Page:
While the White House and Congress work on a compromise to fund the government for the rest of the year, many federal programs will continue to be kicked around like political footballs, leaving your employees uncertain about the road ahead.
The result? Stress. The anxiety among federal workers will likely increase over the next couple of weeks as the talks continue, yet again.
As federal managers, you first need to care for and champion the people you lead at all levels--from those who have served more than 30 years to those who are newer to government service. It's also more important than ever to consider the example that you're setting for your team in the face of adversity. Your actions are likely to affect your team's stress levels and, ultimately, their performance and health.
Here are a few suggestions to help you manage your team's stress.
• Soothe frazzled nerves. As the leader of your team, you're very much like a coach. Are you more like a calm Phil Jackson or an intense Bobby Knight? Whatever your leadership style, you'll want to be more of a zen master than a firebrand when stakes are high. If your team is stressed out, keep them calm and focused on getting the job done.
• Focus on the tasks at hand. You don't know whether your programs' budgets will be cut or remain steady, and any attempts to predict the outcome of budget negotiations are not likely to affect your current program's performance. Instead, keep your team focused on making well-informed decisions and delivering results to the American people. While the tense political situation outside the office is distracting, your team needs to pay attention to the important work they do each day.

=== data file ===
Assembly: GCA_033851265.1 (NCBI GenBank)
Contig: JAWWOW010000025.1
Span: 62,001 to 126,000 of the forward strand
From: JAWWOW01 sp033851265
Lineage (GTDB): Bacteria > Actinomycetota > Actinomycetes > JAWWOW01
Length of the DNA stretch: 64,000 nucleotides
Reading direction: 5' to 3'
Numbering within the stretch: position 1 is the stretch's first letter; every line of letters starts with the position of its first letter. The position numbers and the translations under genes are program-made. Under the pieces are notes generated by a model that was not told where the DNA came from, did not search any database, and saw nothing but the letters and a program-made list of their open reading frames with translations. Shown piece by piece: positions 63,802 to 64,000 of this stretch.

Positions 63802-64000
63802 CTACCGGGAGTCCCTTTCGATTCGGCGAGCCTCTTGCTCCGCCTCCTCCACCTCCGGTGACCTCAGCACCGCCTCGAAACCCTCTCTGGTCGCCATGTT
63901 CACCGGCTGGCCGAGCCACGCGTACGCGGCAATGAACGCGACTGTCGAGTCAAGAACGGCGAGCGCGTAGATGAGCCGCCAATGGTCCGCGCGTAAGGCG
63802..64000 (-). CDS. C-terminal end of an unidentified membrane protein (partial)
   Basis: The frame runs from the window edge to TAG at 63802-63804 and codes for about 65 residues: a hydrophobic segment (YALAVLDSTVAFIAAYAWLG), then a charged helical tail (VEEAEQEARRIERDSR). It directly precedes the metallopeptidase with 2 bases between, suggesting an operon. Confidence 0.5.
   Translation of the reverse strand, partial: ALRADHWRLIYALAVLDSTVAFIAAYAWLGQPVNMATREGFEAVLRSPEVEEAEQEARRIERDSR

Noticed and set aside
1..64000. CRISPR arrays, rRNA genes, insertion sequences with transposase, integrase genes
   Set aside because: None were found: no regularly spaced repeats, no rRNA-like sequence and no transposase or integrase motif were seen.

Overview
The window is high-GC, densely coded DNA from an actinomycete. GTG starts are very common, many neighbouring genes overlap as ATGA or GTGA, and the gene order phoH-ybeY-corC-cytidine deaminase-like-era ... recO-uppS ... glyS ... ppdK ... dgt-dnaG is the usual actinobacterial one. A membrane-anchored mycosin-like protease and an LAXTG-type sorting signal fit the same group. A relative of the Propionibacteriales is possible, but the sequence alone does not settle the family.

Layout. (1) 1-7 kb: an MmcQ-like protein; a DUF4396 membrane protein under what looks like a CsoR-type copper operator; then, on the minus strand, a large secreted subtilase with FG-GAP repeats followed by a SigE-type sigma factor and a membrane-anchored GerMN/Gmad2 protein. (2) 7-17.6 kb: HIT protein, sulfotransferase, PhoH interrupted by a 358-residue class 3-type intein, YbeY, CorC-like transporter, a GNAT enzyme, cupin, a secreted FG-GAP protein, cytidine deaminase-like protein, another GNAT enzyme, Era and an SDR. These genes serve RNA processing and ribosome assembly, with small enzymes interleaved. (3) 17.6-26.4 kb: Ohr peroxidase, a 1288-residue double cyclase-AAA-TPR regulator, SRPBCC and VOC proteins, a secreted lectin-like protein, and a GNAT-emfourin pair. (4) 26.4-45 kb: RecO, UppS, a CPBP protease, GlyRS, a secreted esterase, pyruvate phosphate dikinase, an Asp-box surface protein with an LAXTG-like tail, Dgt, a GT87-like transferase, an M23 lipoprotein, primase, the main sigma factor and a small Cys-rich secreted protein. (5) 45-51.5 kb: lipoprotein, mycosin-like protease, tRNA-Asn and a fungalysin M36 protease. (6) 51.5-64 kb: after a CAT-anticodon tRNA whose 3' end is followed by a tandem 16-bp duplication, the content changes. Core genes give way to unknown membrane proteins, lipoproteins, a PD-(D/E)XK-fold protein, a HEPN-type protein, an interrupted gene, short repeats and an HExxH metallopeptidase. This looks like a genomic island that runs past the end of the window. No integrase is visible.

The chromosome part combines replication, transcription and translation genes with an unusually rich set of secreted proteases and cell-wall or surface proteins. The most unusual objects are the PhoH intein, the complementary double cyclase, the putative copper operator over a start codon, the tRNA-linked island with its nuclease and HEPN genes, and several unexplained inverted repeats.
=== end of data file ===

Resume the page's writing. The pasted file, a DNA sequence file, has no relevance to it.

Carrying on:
• Solve problems together. In this uncertain environment, it's especially important not to isolate your employees but rather bring them together to solve problems and come up with solutions to agency challenges. By doing so, you're sending a powerful signal that whatever the difficulty--a shutdown, budget cut or hiring freeze--the team can handle adversity by working together.
• Redirect your team's stress. If all else fails, direct your team's nervous energy into positive pursuits. I recently came across a group that started the "Shutdown Startup." It operates under the belief that if the government shuts down, thousands of government employees still will want to serve the public. The group helps public employees direct their passion for service to volunteer opportunities, allowing dedicated public servants to continue to serve their communities and the country. Let's hope we don't turn to this group out of necessity, but if you're interested, you can learn more at www.facebook.com/ShutdownStartup.
• Encourage your team to recharge. From exercising to reading a good book, sometimes the best strategy for managing stress is to take a break. When your team is feeling stressed, encourage them to recharge. This could include taking a walk around the block, listening to music or having an informal discussion with a colleague. These activities will not only help your employees recharge but will also likely increase their productivity.
I'm eager to share others' advice about managing stress amidst the uncertainty of the next two weeks. If you've been through this before, or have ideas for managing the stress, please post your comments here or email me at firstname.lastname@example.org.